At the start, one month seemed like a long time, but as soon as you use an entire week to waffle about where you will take your idea, you start to run out of time faster than you spend it. However, this was a great exercise for me. I had to really amp up my decision making time. Like I mentioned before, I sometimes find myself doing excessive research and testing ideas, or take forever deciding what color paper to use. With this project, I had a deadline that pushed me past moments of waffling in order to bring the book to completion. Additionally, these books didn’t have to be master pieces when we were done. They were what I like to call book sketches that allowed us to explore an idea thoroughly, but still provide leeway and forgiveness for not getting it right the first go around. I have several books from the project that I love and would like to revisit as a more “finished” book project while others I could leave without a second glance. But this was exactly the purpose. I have a great idea of what works for me and what doesn’t, what my visual aesthetic is, and what is my most favored subject matter and how I like to produce it. And I have twenty-four artist books that I can reference for my own means, use for teaching, and to have as a tangible reminder of a very satisfying year.
I can imagine that a project of this capacity could be creatively draining. Would you do this sort of project again?
I would definitely do this project again. It had its moments when it felt like a nuisance being on my bench to be finished while I had other things I wanted to get to instead. But to be honest, I have never had a week where I have only had just one thing to do so it really proved to be an excellent exercise. The timeline that pushed us towards finishing just helped strain out some of the time wasting and really got us to focus and be better with decision making. I think of it as timed sketching or any other exercise you do to hone your skills, but for books. And instead of being draining, it provided us with lots of book ideas complete with two different interpretations of themes that we can refer to in the future.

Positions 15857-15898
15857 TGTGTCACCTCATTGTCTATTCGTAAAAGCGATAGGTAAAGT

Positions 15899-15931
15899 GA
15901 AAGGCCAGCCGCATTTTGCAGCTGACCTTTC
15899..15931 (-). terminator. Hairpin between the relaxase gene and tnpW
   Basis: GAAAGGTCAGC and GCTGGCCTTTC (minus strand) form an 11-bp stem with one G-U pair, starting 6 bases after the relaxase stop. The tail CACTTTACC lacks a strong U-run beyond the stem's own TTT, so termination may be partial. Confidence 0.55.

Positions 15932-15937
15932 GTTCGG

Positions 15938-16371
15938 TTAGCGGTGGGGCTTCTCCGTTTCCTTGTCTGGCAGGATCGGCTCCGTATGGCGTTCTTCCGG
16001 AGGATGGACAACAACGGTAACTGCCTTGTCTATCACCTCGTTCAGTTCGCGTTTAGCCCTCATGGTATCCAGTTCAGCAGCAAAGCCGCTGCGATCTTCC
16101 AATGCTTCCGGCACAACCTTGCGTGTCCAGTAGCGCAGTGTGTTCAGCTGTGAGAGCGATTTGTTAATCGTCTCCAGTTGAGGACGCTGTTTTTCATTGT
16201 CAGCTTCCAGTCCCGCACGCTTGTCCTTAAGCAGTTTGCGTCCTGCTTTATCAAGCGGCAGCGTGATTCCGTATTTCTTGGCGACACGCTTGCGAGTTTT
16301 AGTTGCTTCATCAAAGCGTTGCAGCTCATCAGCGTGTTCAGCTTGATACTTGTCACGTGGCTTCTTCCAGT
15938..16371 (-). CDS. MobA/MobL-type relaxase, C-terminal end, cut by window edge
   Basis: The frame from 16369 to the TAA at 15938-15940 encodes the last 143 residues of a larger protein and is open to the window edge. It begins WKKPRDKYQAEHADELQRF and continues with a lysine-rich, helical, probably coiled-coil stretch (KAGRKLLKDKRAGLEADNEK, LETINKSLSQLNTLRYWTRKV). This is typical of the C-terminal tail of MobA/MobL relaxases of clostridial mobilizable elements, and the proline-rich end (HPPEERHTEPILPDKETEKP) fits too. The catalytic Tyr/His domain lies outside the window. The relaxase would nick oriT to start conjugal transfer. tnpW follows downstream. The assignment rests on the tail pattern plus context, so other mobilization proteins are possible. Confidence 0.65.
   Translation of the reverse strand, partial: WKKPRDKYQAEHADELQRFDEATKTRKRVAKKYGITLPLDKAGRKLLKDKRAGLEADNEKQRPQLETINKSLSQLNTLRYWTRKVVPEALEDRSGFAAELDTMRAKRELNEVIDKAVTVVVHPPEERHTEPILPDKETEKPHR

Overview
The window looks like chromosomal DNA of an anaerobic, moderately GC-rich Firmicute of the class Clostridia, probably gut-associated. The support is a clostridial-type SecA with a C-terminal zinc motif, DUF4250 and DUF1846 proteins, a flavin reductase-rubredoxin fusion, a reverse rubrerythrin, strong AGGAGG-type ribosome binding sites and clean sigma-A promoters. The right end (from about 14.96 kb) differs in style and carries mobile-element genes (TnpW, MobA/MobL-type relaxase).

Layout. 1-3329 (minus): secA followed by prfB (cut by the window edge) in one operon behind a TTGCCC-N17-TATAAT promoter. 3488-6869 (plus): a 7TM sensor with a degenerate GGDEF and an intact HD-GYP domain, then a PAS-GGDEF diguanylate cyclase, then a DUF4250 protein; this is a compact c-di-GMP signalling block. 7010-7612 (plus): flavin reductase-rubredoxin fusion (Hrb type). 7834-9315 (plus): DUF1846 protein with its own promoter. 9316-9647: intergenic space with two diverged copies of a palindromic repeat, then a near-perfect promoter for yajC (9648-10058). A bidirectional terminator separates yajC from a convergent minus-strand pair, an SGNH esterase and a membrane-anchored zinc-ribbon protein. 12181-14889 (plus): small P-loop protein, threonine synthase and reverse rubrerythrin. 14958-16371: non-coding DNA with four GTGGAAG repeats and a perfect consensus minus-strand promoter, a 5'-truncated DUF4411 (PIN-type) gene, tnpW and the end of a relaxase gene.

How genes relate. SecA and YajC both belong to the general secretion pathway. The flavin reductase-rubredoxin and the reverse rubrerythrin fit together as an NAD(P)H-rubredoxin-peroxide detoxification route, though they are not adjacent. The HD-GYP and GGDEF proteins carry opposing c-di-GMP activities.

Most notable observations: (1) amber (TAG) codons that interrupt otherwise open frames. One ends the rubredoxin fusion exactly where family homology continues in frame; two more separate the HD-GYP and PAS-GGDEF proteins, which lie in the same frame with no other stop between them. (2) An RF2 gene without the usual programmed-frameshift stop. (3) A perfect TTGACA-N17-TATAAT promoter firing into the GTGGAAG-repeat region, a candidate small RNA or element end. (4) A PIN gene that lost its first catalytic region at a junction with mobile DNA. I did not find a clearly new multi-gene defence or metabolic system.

Kristin and I had tried to do a quarterly book project so that we would have the opportunity to create more sophisticated books within a more comfortable time frame, but four months proved to be too long. I think we finished maybe one or two books that we set out to do. It was just too easy to push the collaborative piece aside for more pressing timelines. For some reason, one book a month is the perfect time frame for the level of creative challenge desired. It really is a great way to generate ideas and keep yourself from procrastinating or over thinking something into oblivion.
You hold the position of Programs Chair for the Midwest Chapter of the Guild of Book Workers. What have you found to be the challenges of this position? How has it impacted your business and your work?
Being Programs Chair, I spend a lot of time planning, organizing and thinking about details for events. Self-employment means that my work day is mine to organize. The challenge is knowing how to limit time spent on Guild related activities which is time away from my work. It has been tricky figuring it out, but luckily the Midwest has awesome members that have been helping along the way.
The absolute best thing that has come from volunteering for this position is the number of people that I have met. It is my job to organize events for our chapter, which means that I have to be in contact with anyone giving a workshop/lecture, our members, and the national GBW board. While it was overwhelming at first, I soon became familiar with the way everything worked. Because of this wonderful organization, I have a really strong network of people I have grown to know who I feel I can call on for advice or help with my own endeavors. It is crucial to know your peers in your field not only for guidance, but also to find a place within the book community and luckily, there are lots of generous people in ours.